Healthy nails according to Chinese medicine.

Jul 12 2018

Chinese medicine believes your nails are the external reflection of an internal condition. What might your nails be reflecting?

Chinese medicine strong nails

We love it when a bit of ancient wisdom can help get our nails sorted. And Chinese medicine is totally ticking the boxes for it.

Nail diagnosis has been used in traditional Chinese medicine for about a million years (ok, maybe a thousand or so years, yeesh). So if you’re looking for new (ancient) insights about what the hell is going on with your nails rn, look no further.

In Chinese medicine nails are considered to be an excess of Qi, aka vital energy, and blood. Good circulation of qi and blood = good general health. If your nails aren’t doing too well, there’s a solid chance something’s not going quite right somewhere else in your body. What could your nails be telling you?

Hold up! Before we get into it, we’d just like to say a little something about animal rights. We all know Chinese medicine hasn’t had a great track record with protecting endangered species and treating animals with respect. These days, especially in the western world, inhumane ‘medical substances’ are no longer used. We’re grateful to be able to access this amazing medical tradition and support its evolution into a completely Cruelty Free practice.

Now let’s talk about nails!

What does Chinese medicine have to say about your nail health?

Here’s the Chinese medicine DL on some common nail issues.

Pale, brittle nails

Ok, so you know how we were talking about nails being a surplus of blood and qi? Well, healthy nails (think pink, supple and strong nails) mean your qi and blood are in good form. Pale and brittle nails are a sign your blood is ‘deficient’.

Yep, it sounds totally tragic. But don’t worry, it’s not as bad as all that. It basically means your blood isn’t nourishing and moistening your nails. When you compare it to what we know about nail structure, this is actually spot on. Nails get all their nutrients from blood flow to the nail plate. So, what can you do about it? Chinese medicine recommends building your blood with iron rich foods, avoiding excessive exercise, and getting in some R&R. Sign us up.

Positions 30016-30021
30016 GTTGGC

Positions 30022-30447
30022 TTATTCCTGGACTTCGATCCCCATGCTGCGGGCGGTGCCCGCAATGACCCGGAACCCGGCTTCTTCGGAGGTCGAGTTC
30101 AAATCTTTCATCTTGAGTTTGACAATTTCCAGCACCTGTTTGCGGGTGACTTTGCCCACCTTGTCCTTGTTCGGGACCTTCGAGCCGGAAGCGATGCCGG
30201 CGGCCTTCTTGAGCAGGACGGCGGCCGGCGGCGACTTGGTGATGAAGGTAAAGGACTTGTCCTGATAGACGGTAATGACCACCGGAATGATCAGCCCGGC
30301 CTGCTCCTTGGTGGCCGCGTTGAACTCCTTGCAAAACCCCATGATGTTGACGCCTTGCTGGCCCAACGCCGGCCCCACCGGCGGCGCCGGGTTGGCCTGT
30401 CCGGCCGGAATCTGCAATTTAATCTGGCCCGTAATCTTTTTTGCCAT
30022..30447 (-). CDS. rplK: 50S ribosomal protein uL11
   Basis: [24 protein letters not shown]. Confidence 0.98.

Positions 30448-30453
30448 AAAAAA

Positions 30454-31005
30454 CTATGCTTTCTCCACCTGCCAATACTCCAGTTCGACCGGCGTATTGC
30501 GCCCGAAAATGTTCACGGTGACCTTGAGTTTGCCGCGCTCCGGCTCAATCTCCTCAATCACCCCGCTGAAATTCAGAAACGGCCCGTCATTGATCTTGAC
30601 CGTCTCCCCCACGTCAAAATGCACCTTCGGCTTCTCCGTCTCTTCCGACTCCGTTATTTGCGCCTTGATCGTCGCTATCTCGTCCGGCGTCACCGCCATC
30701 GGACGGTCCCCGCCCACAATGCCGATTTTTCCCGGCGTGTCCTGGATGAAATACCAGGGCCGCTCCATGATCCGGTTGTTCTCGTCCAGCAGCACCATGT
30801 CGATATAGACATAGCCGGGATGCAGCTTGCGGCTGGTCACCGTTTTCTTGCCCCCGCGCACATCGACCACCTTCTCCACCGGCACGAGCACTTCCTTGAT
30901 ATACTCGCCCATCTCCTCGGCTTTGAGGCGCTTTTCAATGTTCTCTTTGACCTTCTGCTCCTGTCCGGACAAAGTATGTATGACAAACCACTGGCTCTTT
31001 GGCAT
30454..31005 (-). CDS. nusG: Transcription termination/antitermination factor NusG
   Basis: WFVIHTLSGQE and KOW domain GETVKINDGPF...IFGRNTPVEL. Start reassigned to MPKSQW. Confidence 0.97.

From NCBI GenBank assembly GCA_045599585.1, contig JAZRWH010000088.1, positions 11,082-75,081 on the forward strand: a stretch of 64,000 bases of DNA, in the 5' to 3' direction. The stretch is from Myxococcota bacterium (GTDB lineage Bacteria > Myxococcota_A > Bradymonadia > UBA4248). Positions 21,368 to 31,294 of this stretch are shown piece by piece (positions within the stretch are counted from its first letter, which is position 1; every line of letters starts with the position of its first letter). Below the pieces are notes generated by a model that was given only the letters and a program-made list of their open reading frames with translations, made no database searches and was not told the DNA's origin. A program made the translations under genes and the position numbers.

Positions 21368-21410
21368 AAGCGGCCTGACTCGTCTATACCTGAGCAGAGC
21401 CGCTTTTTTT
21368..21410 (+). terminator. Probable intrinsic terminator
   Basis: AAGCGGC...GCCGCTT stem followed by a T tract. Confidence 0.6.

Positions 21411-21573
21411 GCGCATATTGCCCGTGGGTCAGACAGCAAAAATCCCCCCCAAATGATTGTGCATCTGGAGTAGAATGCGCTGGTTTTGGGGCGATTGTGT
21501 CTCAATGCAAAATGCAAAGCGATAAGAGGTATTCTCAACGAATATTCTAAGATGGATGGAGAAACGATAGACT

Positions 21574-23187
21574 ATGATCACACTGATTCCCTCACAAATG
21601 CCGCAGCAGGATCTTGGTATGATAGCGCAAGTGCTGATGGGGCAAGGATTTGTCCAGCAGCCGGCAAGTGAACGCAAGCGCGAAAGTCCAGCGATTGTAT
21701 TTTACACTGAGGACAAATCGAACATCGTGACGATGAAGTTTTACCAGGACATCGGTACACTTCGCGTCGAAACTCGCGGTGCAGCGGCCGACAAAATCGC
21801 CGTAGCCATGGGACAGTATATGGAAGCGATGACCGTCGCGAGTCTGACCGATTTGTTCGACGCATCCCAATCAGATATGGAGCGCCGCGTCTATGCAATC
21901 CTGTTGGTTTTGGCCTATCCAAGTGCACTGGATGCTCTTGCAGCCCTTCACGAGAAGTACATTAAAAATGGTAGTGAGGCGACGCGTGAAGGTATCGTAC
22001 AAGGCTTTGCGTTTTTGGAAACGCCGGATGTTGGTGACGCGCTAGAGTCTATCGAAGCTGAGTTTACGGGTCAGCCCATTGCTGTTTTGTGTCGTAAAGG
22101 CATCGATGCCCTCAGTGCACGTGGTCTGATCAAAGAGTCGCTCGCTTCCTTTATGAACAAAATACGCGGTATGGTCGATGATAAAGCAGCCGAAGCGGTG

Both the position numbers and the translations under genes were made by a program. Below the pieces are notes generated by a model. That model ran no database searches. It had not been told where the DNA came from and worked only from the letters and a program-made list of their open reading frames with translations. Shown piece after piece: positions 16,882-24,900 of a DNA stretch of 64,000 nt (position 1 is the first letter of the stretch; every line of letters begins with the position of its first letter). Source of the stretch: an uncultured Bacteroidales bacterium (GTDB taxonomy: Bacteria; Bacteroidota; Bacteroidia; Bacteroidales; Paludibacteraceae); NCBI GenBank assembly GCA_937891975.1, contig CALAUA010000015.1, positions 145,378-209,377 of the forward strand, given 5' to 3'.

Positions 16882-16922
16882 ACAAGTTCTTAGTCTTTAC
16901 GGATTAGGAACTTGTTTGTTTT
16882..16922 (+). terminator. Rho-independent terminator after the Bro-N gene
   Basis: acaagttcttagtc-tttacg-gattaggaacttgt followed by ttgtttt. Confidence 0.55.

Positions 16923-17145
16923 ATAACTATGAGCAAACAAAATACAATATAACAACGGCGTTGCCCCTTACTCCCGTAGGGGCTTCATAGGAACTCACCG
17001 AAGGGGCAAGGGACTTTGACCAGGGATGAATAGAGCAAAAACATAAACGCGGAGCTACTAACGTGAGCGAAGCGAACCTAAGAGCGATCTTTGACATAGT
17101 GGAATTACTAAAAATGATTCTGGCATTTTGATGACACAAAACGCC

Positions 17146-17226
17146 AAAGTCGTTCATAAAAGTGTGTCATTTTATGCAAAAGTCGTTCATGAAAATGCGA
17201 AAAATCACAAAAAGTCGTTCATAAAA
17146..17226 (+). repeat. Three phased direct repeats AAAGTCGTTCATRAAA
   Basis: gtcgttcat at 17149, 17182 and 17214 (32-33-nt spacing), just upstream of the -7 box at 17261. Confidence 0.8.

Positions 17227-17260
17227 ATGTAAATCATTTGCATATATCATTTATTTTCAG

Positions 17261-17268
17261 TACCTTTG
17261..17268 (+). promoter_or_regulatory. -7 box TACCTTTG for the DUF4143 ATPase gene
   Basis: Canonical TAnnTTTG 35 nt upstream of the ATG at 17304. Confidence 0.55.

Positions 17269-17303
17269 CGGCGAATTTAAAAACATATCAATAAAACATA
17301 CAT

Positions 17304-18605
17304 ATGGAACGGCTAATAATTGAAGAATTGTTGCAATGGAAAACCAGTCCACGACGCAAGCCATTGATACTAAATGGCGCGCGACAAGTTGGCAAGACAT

White spots

Who doesn’t have these? They are so common it’s crazy. White spots are caused by mild trauma to the nail, like getting it caught in a drawer. That’s why you see them slowly grow out. It’s also a sign of magnesium and zinc deficiency. In Chinese medicine, this is usually because of weak ‘spleen qi’.

Whaaaaaaat? Each organ has its own special brand of qi. In Chinese medicine the spleen is the major digestive organ. So when its’ qi is under par you get nutritional deficiencies. Like magnesium and zinc, for example. Boost your spleen qi by eating at regular times, don’t eat too late at night, eat root vegetables, and slow down on the liquids.

No moons at the bottom of your nails

If ya want to get technical they’re actually called lunulas. They’re the white curved semi circle at the base of your nails that mirrors your nail tips. If you’re missing yours get onto the ginger tea, especially in the mornings.

Chinese medicine puts the missing moons down to weak digestive fire, also known by the catchy name ‘pathogenic cold’. You’d more likely know it as bad digestion, a sluggish metabolism, and weak immune system. If you want your moons back or to fix your gut (probs more likely), do all the things we mentioned to fix your spleen qi, then add some spice. Black and cayenne pepper, cardamom and licorice root, to be exact. And don’t forget the ginger tea.

Ridged nails

You may have heard this happens naturally with age, and you would have heard right. Because, as we age, our blood circulation gets crappier and stops delivering adequate nutrients to the nail bed. Chinese medicine has this thing with immortality, true story. So the vibe is to keep your qi and blood strong with appropriate diet and exercise (and a few mystical practices that get waaaaaay out there) and you can live to a very ripe old age. As can your youthful, unridgey nails.

On a more practical level, ridged nails can sometimes indicate a serious underlying problem. So check in with your GP if you’re concerned.